'The Star Wars Holiday Special': THR's 1978 Review
On Nov. 17, 1978, the cast of Star Wars hit television screens with a holiday special that has been derided ever since it aired. Days after it premiered, however, The Hollywood Reporter reviewed the two-hour CBS show, saying that it "was a welcome surprise." Read the original review below:
If the prospect of a two-hour Star Wars Holiday Special conjured up visions of "May the force be with you" repeated ad nauseam in your head, this show on CBS was a welcome surprise.
For the most part the special was [an] inventive diversion that stood on its own merits. The film's stars, Mark Hamill, Harrison Ford, Carrie Fisher, Peter Mayhew, and, of course C-3P0 and R2D2, were on hand. However, the special effects were the real stars of the show.
Writers Rod Warren, Bruce Vilanch, Pat Proft, Leonard Ripps and Mitzi Welch devised a story involving Chewbacca's family waiting for him to come home for Life Day, a kind of space-aged merging of Thanksgiving and Christmas. Since he's late they fear he's been imperiled by Empire forces, an accurate assumption, confirmed when Empire police search their home for evidence of rebel activity. All this gives Chewbacca's wife a good excuse to contact the various Star Wars characters, and makes for a touching reunion when the big Wookiee returns home safely. The plot smacks of sentiments typical of The Waltons, but the time waiting for Chewbacca is filled with cleverly integrated musical numbers and amusing special effects.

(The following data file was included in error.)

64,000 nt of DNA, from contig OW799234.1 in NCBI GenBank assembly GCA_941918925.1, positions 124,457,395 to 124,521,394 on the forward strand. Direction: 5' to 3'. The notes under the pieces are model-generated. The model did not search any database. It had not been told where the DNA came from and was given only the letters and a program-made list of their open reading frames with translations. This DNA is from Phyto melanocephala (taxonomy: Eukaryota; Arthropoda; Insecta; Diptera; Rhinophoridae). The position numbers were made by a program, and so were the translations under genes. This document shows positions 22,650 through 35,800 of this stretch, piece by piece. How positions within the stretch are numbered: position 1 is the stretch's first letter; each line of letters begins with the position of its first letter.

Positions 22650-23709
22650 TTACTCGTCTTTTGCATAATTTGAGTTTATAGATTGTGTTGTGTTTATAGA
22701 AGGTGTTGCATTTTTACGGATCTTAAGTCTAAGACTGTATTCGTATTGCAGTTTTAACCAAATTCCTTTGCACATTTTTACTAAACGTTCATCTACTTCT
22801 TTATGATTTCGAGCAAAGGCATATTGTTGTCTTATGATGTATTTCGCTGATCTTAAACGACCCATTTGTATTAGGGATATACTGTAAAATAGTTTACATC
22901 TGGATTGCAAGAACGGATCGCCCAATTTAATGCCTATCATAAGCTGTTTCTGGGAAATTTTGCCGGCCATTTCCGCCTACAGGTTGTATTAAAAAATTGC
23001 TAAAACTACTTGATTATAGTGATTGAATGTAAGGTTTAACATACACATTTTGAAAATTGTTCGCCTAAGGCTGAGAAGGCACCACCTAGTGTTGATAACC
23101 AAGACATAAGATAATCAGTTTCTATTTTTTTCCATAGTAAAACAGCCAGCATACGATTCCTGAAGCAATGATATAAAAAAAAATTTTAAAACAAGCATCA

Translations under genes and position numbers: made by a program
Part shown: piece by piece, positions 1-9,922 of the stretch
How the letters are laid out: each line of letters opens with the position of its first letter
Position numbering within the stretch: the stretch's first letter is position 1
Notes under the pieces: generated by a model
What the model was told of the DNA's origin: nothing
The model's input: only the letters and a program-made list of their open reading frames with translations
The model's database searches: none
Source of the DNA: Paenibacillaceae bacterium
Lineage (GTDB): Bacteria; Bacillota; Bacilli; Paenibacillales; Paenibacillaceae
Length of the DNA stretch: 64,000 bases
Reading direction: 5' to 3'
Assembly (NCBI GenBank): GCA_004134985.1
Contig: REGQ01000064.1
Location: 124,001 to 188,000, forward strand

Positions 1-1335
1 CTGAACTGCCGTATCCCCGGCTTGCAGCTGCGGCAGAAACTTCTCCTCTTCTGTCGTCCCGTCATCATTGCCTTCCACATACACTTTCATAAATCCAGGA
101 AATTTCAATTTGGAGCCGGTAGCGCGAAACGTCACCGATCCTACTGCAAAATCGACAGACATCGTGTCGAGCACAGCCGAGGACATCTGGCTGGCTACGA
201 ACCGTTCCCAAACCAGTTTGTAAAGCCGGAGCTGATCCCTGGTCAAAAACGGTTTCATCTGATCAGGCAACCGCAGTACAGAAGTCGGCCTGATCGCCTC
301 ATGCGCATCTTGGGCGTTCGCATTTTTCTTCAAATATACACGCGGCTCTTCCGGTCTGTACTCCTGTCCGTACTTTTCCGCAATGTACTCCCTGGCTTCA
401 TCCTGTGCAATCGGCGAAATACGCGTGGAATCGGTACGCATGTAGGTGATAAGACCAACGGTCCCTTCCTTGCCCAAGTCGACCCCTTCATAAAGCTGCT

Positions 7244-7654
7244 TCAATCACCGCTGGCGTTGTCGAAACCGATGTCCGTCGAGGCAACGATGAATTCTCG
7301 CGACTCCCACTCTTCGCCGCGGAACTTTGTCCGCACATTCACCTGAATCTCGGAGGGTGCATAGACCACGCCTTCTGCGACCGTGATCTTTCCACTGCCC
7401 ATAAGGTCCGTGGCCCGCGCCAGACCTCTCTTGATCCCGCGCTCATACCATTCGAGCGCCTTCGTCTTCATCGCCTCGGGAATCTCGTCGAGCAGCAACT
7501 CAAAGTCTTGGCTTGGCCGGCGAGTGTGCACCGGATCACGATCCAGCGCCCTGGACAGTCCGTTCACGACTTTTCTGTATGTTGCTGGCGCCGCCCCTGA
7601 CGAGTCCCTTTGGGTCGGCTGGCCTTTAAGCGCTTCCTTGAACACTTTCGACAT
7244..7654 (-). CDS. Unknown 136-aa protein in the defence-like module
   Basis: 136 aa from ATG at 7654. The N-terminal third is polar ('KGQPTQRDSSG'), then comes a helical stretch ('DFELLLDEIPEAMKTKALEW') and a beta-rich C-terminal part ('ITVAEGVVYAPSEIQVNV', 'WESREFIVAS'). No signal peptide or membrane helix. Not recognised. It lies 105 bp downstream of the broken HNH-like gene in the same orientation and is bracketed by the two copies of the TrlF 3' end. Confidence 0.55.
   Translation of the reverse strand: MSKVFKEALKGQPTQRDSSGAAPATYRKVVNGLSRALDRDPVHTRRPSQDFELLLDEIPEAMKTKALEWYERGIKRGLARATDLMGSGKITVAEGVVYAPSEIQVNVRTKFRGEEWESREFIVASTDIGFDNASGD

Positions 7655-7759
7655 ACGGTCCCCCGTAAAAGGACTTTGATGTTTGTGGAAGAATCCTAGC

Diahann Carroll's sensuous number, "This Minute," with original music and lyrics by Mitzi and Ken Welch, was by far the highlight of the show, incorporating some spectacular visuals. A fanciful dance number featuring miniaturized hologram creatures, choreographed by David Winters, was also very effective. The Jefferson Starship appeared in a rock number greatly enhanced by computer-generated lighting effects. Jeff Chang and Fred McKinnon handled the impressive lighting for the show.
Harvey Korman added humor as a handy cooking instruction and Art Carney provided warmth as a Santa-like shopkeeper. Beatrice Arthur sang her way through an overly long number in a bar full of bizarre creatures.
Everyone involved in the technical accomplishments of The Star Wars Holiday Special deserves acknowledgement, with Brian Bartholomew's art direction, Garrett Lewis' sets, Bob Mackie's costumes, and Ed Green's audio effects all adding considerably to the production. Video animation was by Jean DeJoux and Elizabeth Savel. Steve Binder directed, and Joe Layton and Mitzi and Ken Welch produced this Smith-Hemion presentation in association with 20th Century Fox TV. — Gail Williams